Many high school and college football players in Illinois play for love of the game but are often left with debilitating injuries. Head injuries are the most prevalent form of lasting damage to these young players’ bodies, and may have a significant impact on their ability to properly work or function in another occupation. With such a disability, players may be eligible to receive Social Security Disability benefits.
The damage can be severe
During a Cleveland Clinic study, researchers discovered that college football players may experience severe, long-term brain damage because of repeated hits to the head sustained during football games, even when concussions are not present. The damage from these hits often results in chronic traumatic encephalopathy, a disease that causes depression and dementia in many former football players.
A 2010 study performed by Purdue University and Indiana University estimated that between 43,000 and 67,000 football players sustain a concussion every season, but because these injuries often go unreported, the real number may exceed 100,000. The rates of injury also remain greater in high school football than at the college level. The National Academy of Sciences determined that high school players are twice as likely to sustain a concussion as their collegiate counterparts.
To be eligible for SSD benefits, claimants must meet or exceed one of the minimum impairments listed in the organization’s comprehensive disability book, often called the Blue Book, or demonstrate a clear inability to perform any job in the U.S. that exists in significant numbers.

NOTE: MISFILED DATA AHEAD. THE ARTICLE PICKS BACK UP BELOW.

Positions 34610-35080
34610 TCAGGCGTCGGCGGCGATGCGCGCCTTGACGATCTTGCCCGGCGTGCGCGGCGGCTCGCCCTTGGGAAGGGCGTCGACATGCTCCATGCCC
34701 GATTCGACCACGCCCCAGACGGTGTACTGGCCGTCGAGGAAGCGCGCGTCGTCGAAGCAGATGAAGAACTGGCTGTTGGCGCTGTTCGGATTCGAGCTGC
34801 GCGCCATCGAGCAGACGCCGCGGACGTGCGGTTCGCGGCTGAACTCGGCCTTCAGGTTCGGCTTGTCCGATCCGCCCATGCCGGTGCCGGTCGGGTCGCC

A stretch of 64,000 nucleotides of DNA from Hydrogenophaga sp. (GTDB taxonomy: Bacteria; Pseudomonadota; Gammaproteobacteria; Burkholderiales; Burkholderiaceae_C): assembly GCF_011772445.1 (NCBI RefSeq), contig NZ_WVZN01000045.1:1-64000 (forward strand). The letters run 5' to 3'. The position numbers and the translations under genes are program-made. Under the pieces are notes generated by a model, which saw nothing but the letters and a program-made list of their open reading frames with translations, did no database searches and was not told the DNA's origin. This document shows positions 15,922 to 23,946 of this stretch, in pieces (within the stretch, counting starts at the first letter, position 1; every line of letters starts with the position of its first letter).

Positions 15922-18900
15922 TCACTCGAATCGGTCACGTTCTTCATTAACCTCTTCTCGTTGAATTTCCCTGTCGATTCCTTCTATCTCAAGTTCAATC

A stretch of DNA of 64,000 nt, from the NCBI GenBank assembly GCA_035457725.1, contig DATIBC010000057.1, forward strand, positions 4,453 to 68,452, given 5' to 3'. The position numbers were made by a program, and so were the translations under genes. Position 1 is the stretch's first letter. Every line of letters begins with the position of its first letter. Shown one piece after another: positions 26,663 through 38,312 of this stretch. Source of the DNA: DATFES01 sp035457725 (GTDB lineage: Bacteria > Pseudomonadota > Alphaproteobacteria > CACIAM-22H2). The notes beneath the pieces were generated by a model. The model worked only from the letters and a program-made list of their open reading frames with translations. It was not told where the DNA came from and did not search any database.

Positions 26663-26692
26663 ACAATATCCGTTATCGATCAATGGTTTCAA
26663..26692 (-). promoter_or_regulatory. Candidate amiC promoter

To determine whether benefits are appropriate, claims workers usually compute claimants’ Residual Functional Capacity to help them determine their current abilities and limitations and how they translate to their ability to function at work. Using age, work history, education and RFC, claims workers determine if claimants would be able to succeed in less taxing occupations, or if their disabilities are so severe that they cannot be expected to work at all.
Many college and high school football players have no work experience, and their RFC will not allow for gainful employment. In that situation, claims workers award medical-vocational allowances which are used in the place of the RFC.
How to Proceed
The most important part of applying for SSD is providing proper documentation for the claim. The Social Security Administration provides a list of required evidence for claimants to fully prove their case for SSD benefits, which includes the following:
- Complete medical history
- Clinical findings
- Laboratory results
- Imaging results
- Neuropsychological testing results
- Diagnosis, treatment, and prognosis
The application process can be long and complicated. Former football players who wish to make a claim for SSD benefits should contact a skilled disability attorney in Illinois to review their situation and begin the claims process.